The best exercise for older people

Research shows that resistance training improves the health of those aged over 65, and the benefits are notable even when people train as little as once per week.

The benefits include improvements in blood values, muscle strength and mental wellbeing.

“We found that individuals who were close to having high blood pressure, high cholesterol, high blood glucose or high levels of inflammation improved the most after our nine-month training program,” said Dr Simon Walker, of the University of Jyväskylä, which conducted the research.

“Training two or three times per week didn’t provide greater benefit in these individuals,” he said.

Health agencies commonly advocate performing resistance training at least two times per week for all age groups.

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This study also found that performing resistance training more times per week was advantageous for things such as maximum strength development, muscle growth and losing fat.

“But for other measures that are important for older people, such as the ability to perform activities of daily living, once per week seemed sufficient,” Dr Walker explained.

“Muscle strength that is needed for carrying shopping bags, walking up and down the stairs and sitting down on a toilet can be improved with strength training,” he said.

Overall wellbeing, tested through psychological measures, also improved over the nine-month training period.

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Similarly, there were no real differences whether individuals trained only once per week or two to three times per week.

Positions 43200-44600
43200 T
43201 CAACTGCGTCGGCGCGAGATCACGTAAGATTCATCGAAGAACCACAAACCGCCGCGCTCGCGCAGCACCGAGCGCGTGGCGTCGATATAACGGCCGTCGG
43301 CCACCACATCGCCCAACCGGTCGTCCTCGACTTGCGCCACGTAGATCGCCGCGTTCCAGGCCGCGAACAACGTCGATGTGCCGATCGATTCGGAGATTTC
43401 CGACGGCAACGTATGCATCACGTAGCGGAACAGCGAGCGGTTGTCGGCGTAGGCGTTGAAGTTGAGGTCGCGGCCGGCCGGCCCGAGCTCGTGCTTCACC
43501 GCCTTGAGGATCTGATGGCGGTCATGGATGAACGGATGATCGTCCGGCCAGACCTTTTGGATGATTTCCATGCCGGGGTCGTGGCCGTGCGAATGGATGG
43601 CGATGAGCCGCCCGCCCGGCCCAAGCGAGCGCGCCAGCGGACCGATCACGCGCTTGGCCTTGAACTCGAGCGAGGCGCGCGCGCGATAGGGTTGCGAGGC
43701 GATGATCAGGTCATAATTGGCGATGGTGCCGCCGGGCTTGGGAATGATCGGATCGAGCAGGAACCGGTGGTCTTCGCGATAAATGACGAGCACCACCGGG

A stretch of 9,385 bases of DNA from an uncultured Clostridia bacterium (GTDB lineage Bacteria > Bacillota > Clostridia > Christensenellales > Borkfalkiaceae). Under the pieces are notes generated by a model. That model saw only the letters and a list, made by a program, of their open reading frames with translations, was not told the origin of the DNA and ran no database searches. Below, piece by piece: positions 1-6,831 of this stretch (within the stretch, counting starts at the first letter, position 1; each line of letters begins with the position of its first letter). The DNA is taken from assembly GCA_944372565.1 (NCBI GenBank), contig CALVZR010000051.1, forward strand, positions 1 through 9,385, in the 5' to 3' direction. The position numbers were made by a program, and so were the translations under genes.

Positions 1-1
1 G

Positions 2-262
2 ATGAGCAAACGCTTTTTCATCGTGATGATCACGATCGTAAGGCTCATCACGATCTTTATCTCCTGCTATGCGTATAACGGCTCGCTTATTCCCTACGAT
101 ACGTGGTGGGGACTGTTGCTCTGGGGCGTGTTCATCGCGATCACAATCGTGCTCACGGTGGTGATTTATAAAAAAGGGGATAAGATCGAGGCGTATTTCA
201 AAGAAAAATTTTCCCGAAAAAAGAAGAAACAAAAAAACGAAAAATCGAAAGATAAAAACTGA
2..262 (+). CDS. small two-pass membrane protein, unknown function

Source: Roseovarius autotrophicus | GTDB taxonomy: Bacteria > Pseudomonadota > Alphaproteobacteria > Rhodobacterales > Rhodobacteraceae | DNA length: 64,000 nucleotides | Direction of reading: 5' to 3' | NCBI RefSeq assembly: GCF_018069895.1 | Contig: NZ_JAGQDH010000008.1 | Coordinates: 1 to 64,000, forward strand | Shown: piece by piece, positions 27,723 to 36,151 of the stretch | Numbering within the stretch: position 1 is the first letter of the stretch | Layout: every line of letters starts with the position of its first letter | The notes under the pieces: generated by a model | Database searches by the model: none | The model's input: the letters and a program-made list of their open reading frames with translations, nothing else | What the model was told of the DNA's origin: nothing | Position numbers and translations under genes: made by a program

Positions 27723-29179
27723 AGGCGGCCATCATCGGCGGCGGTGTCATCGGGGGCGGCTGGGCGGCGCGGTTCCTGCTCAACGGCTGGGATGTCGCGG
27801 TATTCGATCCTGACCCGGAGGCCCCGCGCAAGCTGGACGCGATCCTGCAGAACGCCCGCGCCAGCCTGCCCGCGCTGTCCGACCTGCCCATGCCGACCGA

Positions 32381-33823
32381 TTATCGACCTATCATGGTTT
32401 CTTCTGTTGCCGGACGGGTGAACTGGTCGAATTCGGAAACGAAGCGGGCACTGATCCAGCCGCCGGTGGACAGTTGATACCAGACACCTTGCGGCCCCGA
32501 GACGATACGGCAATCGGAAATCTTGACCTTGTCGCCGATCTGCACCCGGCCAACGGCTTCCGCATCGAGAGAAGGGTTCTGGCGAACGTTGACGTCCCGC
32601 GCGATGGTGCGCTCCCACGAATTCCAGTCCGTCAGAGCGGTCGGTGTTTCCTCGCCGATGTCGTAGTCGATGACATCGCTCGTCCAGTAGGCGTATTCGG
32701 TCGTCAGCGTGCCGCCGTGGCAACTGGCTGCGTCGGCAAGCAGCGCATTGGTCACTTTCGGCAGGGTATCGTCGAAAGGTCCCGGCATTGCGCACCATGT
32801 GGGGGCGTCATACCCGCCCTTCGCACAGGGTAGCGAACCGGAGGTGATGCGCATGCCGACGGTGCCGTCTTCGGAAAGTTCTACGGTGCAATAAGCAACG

The researchers found that it was very important people improved their psychological wellbeing and motivation for exercise during the study period as it was those people who continued training regularly even after the study had ended.

The researchers point out that their studies show the importance of resistance training for older persons, and that even as little as one session per week can go a long way.

“We need to remember that these individuals trained hard, and safely, when they were with us,” Dr Walker said.

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“We supervised every training session closely, making sure that they used correct technique and also ensured that they always tried to improve their training loads compared with previous training sessions,” he added.

Disclaimer: This article contains general information about health issues and is not advice. For health advice, consult your medical practitioner.

Written by Ben Hocking

Ben Hocking is a skilled writer and editor with interests and expertise in politics, government, Centrelink, finance, health, retirement income, superannuation, Wordle and sports.

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